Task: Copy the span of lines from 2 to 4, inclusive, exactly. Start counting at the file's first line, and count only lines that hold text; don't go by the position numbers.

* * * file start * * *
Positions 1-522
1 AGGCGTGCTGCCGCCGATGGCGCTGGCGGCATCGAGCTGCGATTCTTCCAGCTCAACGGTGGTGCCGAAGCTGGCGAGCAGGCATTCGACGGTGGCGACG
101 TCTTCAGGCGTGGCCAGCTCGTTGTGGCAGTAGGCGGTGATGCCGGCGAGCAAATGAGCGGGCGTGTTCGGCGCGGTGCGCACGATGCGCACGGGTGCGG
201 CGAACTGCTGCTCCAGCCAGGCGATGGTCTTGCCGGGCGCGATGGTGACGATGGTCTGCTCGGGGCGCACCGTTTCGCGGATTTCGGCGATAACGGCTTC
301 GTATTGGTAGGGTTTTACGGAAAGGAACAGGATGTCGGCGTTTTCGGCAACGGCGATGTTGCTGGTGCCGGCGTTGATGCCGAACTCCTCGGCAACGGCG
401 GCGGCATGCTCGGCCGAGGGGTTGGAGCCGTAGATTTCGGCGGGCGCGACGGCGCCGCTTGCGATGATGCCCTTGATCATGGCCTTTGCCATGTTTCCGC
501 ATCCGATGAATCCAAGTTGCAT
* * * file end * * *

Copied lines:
1 AGGCGTGCTGCCGCCGATGGCGCTGGCGGCATCGAGCTGCGATTCTTCCAGCTCAACGGTGGTGCCGAAGCTGGCGAGCAGGCATTCGACGGTGGCGACG
101 TCTTCAGGCGTGGCCAGCTCGTTGTGGCAGTAGGCGGTGATGCCGGCGAGCAAATGAGCGGGCGTGTTCGGCGCGGTGCGCACGATGCGCACGGGTGCGG
201 CGAACTGCTGCTCCAGCCAGGCGATGGTCTTGCCGGGCGCGATGGTGACGATGGTCTGCTCGGGGCGCACCGTTTCGCGGATTTCGGCGATAACGGCTTC